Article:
Frederic is a Fellow of IEEE. He was Chair of the IEEE SPS Multimedia Signal Processing (MMSP) Technical Committee in 2018 and 2019. He is a member of the IEEE SPS Technical Directions Board. He was Vice General Chair of ICIP 2014, General Chair of MMSP 2018, and Technical Program co-Chair of ICIP 2019. He will be Technical Program co-Chair of ICIP 2021. He is also a founding member and the Chair of the EURASIP Technical Area Committee on Visual Information Processing. He was also Editor-in-Chief of Signal Processing: Image Communication from 2010 until 2019.

Frederic has been involved in the standardization of digital video and imaging technologies for more than 15 years, participating both in the MPEG and JPEG committees. He was co-chairman of JPEG 2000 over wireless (JPWL) and co-chairman of JPSearch. He is the recipient of two ISO awards for these contributions.

His research interests include image and video coding, 3D video, high dynamic range imaging, visual quality assessment, video surveillance, privacy protection, image and video analysis, multimedia content search and retrieval, and video transmission over wireless network. He is author or co-author of 3 books, more than 200 research publications and 20 patents issued or pending.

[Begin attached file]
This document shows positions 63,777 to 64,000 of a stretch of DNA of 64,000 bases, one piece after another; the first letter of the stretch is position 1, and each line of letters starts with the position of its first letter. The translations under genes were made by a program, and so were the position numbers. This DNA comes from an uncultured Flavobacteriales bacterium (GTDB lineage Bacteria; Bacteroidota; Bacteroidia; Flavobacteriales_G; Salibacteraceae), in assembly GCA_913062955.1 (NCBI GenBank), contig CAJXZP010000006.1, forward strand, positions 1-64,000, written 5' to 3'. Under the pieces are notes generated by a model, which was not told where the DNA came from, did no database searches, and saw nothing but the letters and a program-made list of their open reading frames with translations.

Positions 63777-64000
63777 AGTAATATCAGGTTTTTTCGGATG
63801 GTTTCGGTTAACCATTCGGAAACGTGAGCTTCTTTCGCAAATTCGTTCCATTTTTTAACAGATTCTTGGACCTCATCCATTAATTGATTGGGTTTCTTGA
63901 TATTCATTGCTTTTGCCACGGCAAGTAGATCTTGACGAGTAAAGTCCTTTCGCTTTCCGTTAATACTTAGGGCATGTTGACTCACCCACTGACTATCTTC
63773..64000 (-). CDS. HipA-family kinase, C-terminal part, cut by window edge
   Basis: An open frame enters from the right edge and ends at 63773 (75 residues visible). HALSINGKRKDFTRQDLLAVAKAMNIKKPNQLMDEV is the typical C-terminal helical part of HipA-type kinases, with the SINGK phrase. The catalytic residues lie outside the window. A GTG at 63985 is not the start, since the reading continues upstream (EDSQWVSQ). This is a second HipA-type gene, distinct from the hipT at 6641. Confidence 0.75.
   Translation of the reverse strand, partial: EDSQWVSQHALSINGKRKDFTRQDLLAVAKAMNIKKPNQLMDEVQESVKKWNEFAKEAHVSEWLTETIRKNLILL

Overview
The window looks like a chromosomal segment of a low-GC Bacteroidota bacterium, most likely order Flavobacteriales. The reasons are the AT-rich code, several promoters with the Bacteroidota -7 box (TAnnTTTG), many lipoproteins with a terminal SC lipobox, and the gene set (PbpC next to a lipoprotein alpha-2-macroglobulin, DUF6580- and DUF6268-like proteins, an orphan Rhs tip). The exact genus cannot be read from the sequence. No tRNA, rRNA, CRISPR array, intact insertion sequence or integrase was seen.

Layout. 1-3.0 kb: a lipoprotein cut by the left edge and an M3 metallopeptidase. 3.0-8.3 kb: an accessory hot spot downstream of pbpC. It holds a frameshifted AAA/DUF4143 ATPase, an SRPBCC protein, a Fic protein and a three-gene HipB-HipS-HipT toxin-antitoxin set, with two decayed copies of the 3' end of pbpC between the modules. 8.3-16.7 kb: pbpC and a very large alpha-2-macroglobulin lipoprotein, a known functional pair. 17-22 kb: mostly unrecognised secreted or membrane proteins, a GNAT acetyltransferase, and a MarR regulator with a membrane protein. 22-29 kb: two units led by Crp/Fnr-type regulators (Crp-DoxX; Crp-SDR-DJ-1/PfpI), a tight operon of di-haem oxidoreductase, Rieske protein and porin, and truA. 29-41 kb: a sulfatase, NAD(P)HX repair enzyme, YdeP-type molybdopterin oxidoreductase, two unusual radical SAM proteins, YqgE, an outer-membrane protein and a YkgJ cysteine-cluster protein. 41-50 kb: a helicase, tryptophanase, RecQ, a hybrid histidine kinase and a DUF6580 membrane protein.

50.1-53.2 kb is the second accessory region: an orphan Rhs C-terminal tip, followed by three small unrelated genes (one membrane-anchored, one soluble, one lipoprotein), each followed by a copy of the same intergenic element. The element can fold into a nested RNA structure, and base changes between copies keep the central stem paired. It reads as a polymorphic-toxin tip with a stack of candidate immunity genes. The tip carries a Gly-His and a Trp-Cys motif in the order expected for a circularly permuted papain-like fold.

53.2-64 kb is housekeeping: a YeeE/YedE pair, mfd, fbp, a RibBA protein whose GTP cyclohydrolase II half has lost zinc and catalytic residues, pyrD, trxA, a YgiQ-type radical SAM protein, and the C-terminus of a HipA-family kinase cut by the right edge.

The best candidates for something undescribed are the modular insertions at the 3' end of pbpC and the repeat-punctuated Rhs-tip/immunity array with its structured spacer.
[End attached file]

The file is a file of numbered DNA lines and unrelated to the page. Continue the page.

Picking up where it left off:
Title of the Talk: Hyper-Realistic Imaging for Enhanced Quality of Experience

Abstract: Producing truly realistic and immersive digital imaging is widely seen as the ultimate goal towards further improving Quality of Experience (QoE) for end users of multimedia services. The human visual system is able to perceive a wide range of colors, luminous intensities, and depth, as present in a real scene. However, current traditional imaging technologies cannot capture nor reproduce such a rich visual information. Recent research innovations have made it possible to address these bottlenecks in multimedia systems. As a result, new multimedia signal processing areas have emerged such as ultra-high-definition, high frame rate, high dynamic range imaging, light fields, and point cloud.

These technologies have the potential to bring a leap forward for upcoming multimedia systems. However, the effective deployment of hyper-realistic video technologies entails many technical and scientific challenges. In this talk, I will discuss recent research activities covering several aspects of hyper-realistic imaging, including point cloud compression, light field compression, and semantic-aware tone mapping for high dynamic range imaging.


Important Deadlines

Full Paper Submission:28th September 2020
Acceptance Notification: 9th October 2020
Final Paper Submission:17th October 2020
Early Bird Registration: 16th October 2020
Presentation Submission: 25th October 2020
Conference: 4 - 7 November 2020